Interview with ‘EVERYBODY WANTS SOME!!’ cinematographer Shane F. Kelly

Cinematographer Shane F. Kelly hails from Northern Ireland, but now lives in Austin, Texas. Kelly’s latest film ‘Everybody Wants Some!!’ – directed by Richard Linklater – is released in Irish cinemas this week. The film follows Jake (Blake Jenner), as he arrives at college in September 1980, the weekend before classes start. For the last three days of his summer freedom, Jake spends his time getting to know his housemates and fellow baseball team members, trying out almost every bar in town, and figuring out the best way to approach a girl he has a crush on.

‘Everybody Wants Some!!’ marks the fourth time that Shane F. Kelly has collaborated with Richard Linklater after ‘A Scanner Darkly’, ‘Fast Food Nation’ and ‘Boyhood’ – which he took over as Director of Photography for the final four years of the shoot – and caught up with Shane F. Kelly to find out more about his work on ‘Everybody Wants Some!!’

What are you working on at the moment?
Shane F. Kelly: I live in Austin. I mostly do commercials here; I don’t have a movie right now. We were going to do another Linklater movie, but that got pushed to next year.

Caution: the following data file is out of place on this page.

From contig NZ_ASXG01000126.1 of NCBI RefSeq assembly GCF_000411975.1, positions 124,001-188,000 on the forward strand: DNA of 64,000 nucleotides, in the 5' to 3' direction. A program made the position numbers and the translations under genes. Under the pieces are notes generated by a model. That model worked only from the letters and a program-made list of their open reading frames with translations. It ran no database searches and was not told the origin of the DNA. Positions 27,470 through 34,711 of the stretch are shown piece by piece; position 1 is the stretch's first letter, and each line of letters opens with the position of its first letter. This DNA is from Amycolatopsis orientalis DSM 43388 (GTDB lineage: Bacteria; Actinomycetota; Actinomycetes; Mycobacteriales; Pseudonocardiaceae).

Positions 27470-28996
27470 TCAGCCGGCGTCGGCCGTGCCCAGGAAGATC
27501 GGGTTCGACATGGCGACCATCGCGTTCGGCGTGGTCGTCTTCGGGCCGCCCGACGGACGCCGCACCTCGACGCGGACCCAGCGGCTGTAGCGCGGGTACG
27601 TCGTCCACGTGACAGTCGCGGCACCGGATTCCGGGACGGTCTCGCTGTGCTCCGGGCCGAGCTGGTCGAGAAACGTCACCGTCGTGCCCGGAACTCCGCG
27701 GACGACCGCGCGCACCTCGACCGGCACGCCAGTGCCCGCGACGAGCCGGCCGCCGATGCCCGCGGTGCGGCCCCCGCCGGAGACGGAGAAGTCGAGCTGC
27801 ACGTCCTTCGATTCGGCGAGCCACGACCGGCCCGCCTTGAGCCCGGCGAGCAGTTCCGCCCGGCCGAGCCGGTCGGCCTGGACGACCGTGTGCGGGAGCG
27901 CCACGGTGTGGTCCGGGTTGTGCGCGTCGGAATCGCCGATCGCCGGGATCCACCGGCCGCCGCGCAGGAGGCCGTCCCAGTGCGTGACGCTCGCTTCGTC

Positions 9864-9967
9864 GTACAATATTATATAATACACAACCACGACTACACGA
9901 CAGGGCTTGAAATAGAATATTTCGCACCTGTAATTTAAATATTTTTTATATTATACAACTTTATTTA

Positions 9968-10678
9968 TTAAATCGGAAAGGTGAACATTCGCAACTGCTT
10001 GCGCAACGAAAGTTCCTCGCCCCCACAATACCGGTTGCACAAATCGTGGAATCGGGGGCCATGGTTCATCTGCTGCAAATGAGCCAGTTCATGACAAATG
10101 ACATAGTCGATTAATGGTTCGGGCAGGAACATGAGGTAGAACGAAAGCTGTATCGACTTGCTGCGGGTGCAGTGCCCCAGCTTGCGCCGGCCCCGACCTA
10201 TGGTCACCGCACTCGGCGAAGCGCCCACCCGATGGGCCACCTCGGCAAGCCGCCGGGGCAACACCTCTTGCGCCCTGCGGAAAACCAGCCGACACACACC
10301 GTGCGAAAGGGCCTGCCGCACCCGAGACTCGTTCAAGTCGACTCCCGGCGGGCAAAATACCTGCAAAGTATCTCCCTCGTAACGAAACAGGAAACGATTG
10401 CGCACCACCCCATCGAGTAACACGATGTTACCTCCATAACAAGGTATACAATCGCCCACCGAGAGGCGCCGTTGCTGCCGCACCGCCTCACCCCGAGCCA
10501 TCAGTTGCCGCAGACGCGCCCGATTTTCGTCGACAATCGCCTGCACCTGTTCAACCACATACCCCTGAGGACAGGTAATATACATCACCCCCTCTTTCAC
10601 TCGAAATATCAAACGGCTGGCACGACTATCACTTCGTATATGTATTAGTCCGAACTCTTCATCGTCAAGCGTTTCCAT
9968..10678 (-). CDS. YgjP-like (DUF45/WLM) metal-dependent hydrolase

What was it like for you as a Northern Irish cinematographer to work on a film like ‘Everybody Wants Some!!’, that’s so much about a uniquely American experience?
SF.K: Well, I went to college in 1984, so college experiences are very similar – or at least they were when I went to college – there’s a optimism of getting away from home for the first time, and believing that the future’s wide open for you, before you get old and become cynical! [laughs] I found that the college experiences were fairly similar in a way, even though I wasn’t a sports guy, I still hung out with a bunch of guys in a house. That’s essentially what college was at the time and that’s why it’s a great life experience.